Reduction in the skin's electrical impedance can be accomplished through abrasion of the skin with sandpaper, through puncturing the skin with a very short (500 micron) stylet, or thorough abrading of the skin with a gritty abrasive paste (the latter being the most commonly used clinical procedure). Common to these procedures is a relative breach of the superficial stratum corneum layer of the epidermis. All of these methods can cause skin irritation, and, if vigorous, a very small amount of localized transient bleeding. However, virtually all clinical EEG recording utilizes one of these methods to reduce the skin's impedance.
 FIG. 1 shows a top view of an embodiment of an electrode 100. The electrode 100 comprises four legs 102 extending from a main portion of the electrode 100. The main portion may comprise a central portion of the electrode 100 and/or a portion from which all legs 102 extend. Each leg comprises one or more teeth 104 or protrusions that are configured to penetrate a patient's skin as described herein. The illustrated embodiment of the electrode 100 includes five teeth 104. Other embodiments may include any other suitable number of teeth. The teeth may have sharp points as illustrated in FIG. 1 or the teeth may have other shapes or wider or shallower points. The electrode may include one or more slots 106 for use in conjunction with an applicator, as shown, for example, in FIG. 4. Each leg 102 may also have one or more score lines 108 to facilitate even bending of the legs 102. In some embodiments, a diameter or length of the main body of the electrode 100 is at least about 0.1, 0.2, 0.3, 0.4 or 0.5 cm and may be less than or equal to about 3, 2.5, 2, 1.5 or 1 cm. Smaller size electrodes may be suitable for, for example, very young children. The length of the teeth 104 may be at least 50, 100, 200, 300 400 or 500 microns and may be less than or equal to about 1000, 900, 800, 700, 600 or 500 microns. The teeth may be long enough to extend through the epidermis and anchor the electrode when it is flattened. The length and width of the legs 102 relative to the diameter of the electrode 100 may vary, for example, so that the legs 102 be bent to an angle of at least about 20, 25, or 35 degrees and/or less than or equal to about 60, 55, 50, 45 or 40 degrees. The angle may be an angle relative to the surface of the main body and/or to the position of the unbent legs. The angle may also be an insertion or an attack angle, describing the angle at which the legs are relative to a patient's skin upon insertion of the electrode 100. The electrode 100 may be substantially flat in shape when ultimately residing on the skin. The electrode 100 may be manufactured using, for example, electroetching and/or microlaser manufacturing procedures.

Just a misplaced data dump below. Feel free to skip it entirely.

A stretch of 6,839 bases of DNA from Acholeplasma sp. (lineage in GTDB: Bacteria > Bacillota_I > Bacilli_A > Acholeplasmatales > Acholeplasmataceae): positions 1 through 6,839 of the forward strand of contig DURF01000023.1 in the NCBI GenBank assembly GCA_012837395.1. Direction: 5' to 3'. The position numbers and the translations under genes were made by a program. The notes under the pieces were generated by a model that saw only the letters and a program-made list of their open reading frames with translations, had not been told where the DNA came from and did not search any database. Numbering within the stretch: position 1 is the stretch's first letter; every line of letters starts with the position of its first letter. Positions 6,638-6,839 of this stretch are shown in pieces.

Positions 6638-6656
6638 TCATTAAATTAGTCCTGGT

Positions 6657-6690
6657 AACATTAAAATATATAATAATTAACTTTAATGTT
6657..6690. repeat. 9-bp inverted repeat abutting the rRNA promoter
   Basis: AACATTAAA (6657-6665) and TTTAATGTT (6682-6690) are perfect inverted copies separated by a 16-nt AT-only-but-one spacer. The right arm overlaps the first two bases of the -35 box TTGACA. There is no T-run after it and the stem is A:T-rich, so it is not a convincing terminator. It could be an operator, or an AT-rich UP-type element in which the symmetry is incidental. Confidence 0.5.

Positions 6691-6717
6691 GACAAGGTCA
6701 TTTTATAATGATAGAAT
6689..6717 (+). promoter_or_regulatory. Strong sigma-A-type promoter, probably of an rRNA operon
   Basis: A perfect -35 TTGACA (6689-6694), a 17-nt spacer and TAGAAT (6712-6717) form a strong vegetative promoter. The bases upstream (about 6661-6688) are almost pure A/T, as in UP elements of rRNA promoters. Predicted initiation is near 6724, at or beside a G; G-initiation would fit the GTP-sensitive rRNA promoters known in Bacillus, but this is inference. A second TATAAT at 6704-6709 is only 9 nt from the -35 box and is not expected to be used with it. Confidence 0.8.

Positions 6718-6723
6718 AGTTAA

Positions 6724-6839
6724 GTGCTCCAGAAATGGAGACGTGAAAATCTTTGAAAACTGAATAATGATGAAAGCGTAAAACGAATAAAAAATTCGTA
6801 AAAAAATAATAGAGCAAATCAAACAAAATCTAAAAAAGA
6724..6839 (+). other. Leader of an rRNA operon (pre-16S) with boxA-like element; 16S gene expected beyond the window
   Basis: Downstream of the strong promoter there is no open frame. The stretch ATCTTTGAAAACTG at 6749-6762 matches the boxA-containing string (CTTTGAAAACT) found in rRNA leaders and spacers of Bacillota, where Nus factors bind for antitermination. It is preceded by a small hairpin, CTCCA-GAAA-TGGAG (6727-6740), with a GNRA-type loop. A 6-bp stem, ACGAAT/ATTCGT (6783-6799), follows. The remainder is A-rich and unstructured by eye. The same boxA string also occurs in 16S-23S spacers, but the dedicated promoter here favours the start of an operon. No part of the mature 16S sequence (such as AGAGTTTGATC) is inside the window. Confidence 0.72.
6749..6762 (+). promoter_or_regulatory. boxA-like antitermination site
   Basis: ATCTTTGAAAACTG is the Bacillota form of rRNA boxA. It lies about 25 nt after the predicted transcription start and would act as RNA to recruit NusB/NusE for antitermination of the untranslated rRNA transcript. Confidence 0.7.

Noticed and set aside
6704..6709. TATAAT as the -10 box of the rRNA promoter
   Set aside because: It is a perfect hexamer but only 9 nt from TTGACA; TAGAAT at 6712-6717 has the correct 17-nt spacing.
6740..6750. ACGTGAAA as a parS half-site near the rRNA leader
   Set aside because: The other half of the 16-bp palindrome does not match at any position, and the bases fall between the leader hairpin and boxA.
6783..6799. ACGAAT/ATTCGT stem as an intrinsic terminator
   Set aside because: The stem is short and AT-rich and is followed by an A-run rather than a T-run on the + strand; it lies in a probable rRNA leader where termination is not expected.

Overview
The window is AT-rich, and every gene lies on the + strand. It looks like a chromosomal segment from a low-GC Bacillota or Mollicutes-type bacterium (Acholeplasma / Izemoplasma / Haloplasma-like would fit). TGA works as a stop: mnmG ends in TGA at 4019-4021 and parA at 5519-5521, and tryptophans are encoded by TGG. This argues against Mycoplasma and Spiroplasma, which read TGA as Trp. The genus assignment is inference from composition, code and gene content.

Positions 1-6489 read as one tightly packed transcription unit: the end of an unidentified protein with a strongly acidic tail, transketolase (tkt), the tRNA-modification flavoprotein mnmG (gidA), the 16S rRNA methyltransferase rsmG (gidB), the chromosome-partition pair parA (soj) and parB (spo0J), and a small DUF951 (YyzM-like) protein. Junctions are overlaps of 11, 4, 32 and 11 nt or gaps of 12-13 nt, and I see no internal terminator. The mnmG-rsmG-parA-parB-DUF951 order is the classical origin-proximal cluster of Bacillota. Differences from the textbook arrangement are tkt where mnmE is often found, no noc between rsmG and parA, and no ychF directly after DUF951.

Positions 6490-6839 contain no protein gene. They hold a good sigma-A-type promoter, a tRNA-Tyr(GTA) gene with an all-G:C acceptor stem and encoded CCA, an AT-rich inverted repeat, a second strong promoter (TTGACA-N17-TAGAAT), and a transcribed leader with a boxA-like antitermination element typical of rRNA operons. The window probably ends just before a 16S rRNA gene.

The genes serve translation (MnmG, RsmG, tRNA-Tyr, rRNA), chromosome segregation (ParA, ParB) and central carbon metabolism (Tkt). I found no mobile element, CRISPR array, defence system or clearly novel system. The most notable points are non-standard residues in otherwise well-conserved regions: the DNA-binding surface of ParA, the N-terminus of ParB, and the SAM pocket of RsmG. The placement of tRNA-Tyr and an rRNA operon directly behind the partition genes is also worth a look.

The electrode 100 may comprise a thin metal, such as a moderately electrically conductive alloy. In one embodiment, the electrode 100 comprises a nitinol or other suitable shape memory material, metal or alloy. An electrode comprising one or more of these materials, metals or alloys may be bendable or deformable but may subsequently move towards its initial shape. For example, legs of an electrode comprising a shape memory metal may be configured to bend upon application of a force (e.g., a force applied by a human or machine prior to insertion of the electrode into a patient's skin) and to return towards an initial configuration upon release of said force (e.g., after the electrode has been inserted into the patient's skin). The legs may be bent away from the plane of an electrode body prior to insertion into a patient and may return towards this plane, such that the legs lie substantially parallely under a patient's skin after insertion, securing the position and insertion of the electrode.
 In some instances (e.g., when the electrode comprises a shape memory alloy), the electrode may be compatible with computerized tomographic (CT) and magnetic resonance (MR) imaging studies; such that a patient wearing the electrode (e.g. a critically ill or unstable patient) does not need to remove the electrode before undergoing such studies. In one embodiment, the metal is at least about 0.0005, 0.001, 0.002 or 0.003 inches in thickness and/or less than or equal to about 0.020, 0.015, 0.010, 0.008, 0.007, 0.006, 0.005 or 0.004 inches in thickness. The natural or "remembered" shape of the electrode 100 in such an embodiment is a flat, substantially planar geometry. To apply the electrodes, the legs 102 may be each bent at an angle (e.g., about 25, 30, 40, 45 or 50 degrees) and pressed into the skin of the patient so that the teeth 104 enter the skin at a shallow angle (e.g. about 0 to about 45.degree). Once inserted, the memory properties of the electrode 100 tend to force the legs 102 back into their planar position, thus causing the surface of the teeth 104 to push out against the skin. This force helps to hold the electrode 102 in place.